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Professor Peter Carstensen
October 30, 2003
Monopsony in Markets for Agricultural Products:
A Serious Problem in Need of a Remedy
Statement prepared for the hearing on
Peter C. Carstensen
George H. Young-Bascom Professor of Law
Free and open markets are generally the best institutional structure for achieving all the important goals of economic policy: efficiency, dynamic growth, equitable allocation of resources, opportunity for all participants. Economists and policy makers have also long recognized that markets are not inherently fair, efficient or open. Where markets are unconcentrated, there are many buyers and sellers, and there is a strong tendency for efficient, workable and fair methods to develop as the inevitable outcome of the interaction of many participants all seeking a neutral and open market place.
When markets lack the inherent tendencies to create desirable conditions, the law can play a vital role in defining rules for the participants that reduce their capacity to engage in strategic conduct and restore greater balance between the parties. The statute books contain many such laws including ones regulating credit, insurance, product safety, job safety, franchising of various kinds (e.g., gas stations, fast food, automobile dealerships), energy markets and, of course, securities markets.
The focus of this hearing is on the problems created by the monopsonistic character of the markets into which farmers and ranchers sell their products and the potential role of law, both antitrust and market specific regulation, to restore open and competitive markets. My brief answers are that there is strong evidence of abuse including price manipulation by buyers, discrimination among producers, and conduct strategically aimed at exploiting and entrenching market power. The harder problem is how to restore a fair, open, equitable and accessible market.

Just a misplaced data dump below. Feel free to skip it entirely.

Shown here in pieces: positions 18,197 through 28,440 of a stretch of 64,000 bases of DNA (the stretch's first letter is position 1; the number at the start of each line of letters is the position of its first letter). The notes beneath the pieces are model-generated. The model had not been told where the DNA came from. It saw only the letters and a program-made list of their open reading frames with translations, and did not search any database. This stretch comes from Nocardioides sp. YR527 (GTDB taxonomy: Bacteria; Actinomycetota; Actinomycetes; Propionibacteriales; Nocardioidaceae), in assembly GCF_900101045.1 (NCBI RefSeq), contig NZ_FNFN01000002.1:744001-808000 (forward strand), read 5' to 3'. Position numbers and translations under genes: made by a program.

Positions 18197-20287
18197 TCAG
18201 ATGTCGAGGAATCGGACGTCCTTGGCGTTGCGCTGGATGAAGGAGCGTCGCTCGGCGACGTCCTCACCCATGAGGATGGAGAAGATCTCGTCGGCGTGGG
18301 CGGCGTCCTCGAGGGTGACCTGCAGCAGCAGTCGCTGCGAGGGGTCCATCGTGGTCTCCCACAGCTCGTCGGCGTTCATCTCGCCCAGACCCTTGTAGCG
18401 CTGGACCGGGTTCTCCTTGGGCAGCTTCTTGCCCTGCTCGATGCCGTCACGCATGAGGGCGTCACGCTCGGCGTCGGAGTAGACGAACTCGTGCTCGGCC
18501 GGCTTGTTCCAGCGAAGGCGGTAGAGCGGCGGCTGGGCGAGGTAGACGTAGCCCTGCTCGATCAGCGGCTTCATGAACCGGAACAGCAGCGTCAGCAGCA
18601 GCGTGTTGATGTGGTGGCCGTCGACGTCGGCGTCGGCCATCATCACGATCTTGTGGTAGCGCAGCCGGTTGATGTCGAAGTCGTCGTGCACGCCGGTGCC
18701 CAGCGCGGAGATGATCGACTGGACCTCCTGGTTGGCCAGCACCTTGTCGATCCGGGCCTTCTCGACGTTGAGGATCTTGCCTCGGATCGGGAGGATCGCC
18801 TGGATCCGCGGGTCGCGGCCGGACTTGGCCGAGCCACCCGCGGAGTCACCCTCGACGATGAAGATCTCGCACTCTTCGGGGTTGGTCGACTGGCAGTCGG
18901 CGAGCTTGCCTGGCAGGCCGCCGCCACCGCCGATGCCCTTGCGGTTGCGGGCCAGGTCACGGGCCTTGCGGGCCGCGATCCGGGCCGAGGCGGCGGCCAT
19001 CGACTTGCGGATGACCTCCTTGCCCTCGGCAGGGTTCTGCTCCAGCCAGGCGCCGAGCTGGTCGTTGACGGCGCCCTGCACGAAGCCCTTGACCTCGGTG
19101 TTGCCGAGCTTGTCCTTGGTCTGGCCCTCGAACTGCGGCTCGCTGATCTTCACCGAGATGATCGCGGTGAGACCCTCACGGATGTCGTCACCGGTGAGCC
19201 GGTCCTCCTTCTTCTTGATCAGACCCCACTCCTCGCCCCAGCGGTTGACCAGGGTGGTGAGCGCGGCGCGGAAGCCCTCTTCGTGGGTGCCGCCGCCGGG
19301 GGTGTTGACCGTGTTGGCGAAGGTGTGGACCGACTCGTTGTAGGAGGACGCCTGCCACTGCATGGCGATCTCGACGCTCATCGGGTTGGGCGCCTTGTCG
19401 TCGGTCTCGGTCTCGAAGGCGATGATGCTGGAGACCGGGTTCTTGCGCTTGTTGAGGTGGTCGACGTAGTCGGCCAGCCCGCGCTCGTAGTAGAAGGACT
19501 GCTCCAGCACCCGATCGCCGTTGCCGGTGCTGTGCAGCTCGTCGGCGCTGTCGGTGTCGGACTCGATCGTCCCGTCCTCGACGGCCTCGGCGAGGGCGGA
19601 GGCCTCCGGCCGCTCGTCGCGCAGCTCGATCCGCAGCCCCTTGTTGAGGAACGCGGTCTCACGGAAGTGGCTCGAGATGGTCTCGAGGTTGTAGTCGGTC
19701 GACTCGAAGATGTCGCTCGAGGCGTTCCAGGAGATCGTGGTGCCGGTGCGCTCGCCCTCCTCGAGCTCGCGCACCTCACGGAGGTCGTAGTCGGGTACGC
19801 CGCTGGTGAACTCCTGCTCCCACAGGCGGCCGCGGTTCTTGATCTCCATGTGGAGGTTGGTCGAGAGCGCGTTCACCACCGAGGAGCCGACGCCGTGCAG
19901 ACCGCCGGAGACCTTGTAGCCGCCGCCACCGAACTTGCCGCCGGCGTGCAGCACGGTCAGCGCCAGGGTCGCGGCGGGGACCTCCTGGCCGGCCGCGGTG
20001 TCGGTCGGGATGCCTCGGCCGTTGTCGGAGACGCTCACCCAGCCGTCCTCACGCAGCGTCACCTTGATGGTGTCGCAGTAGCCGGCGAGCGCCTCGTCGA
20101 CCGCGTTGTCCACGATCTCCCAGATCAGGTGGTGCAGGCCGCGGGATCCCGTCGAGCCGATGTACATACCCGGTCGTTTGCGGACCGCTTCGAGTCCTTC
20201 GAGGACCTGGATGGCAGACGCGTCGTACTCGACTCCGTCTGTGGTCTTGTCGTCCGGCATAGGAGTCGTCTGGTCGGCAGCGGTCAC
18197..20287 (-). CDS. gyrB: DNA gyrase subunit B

Antitrust law can and should make an important contribution especially when other agencies of government having more relevant powers lack the political will and institutional capacity to act. However, the failure of antitrust law enforcers to understand the differences between monopsonistic power issues and the more familiar seller power analysis as well as to shape relevant enforcement policies, has greatly weakened the impact of antitrust law. The lack of transparency concerning decisions to enforce, or, more often, not to enforce antitrust law in monopsonistic contexts further diminishes the role of antitrust because the critics of enforcement policy are kept in unjustified ignorance of the bases for the decisions being made.
But in the contemporary enforcement world and given the inherent limits to antitrust law and its enforcement, market specific laws that limit or eliminate opportunities for specific kinds of strategic behavior are essential to achieving improved market behavior in a timely and effective way. Such rules can constrain strategic and opportunistic behavior as well as facilitate more open, accessible and efficient markets for agricultural products.
This statement, first, describes the structure of the key buying markets for agricultural products. Second, it outlines the kinds of monopsonistic problems that exist in the contemporary agricultural product markets. Third, it evaluates the potential for antitrust law to deal with those problems. Fourth, it describes and evaluates the existing market specific regulation that could eliminate some of the worst abuses and reduce the incentives for strategic use of buyer power. The final section suggests improvements in antitrust enforcement and options for better market specific regulation for agricultural product markets.
I. The Monopsonistic Market Structure in Agricultural Markets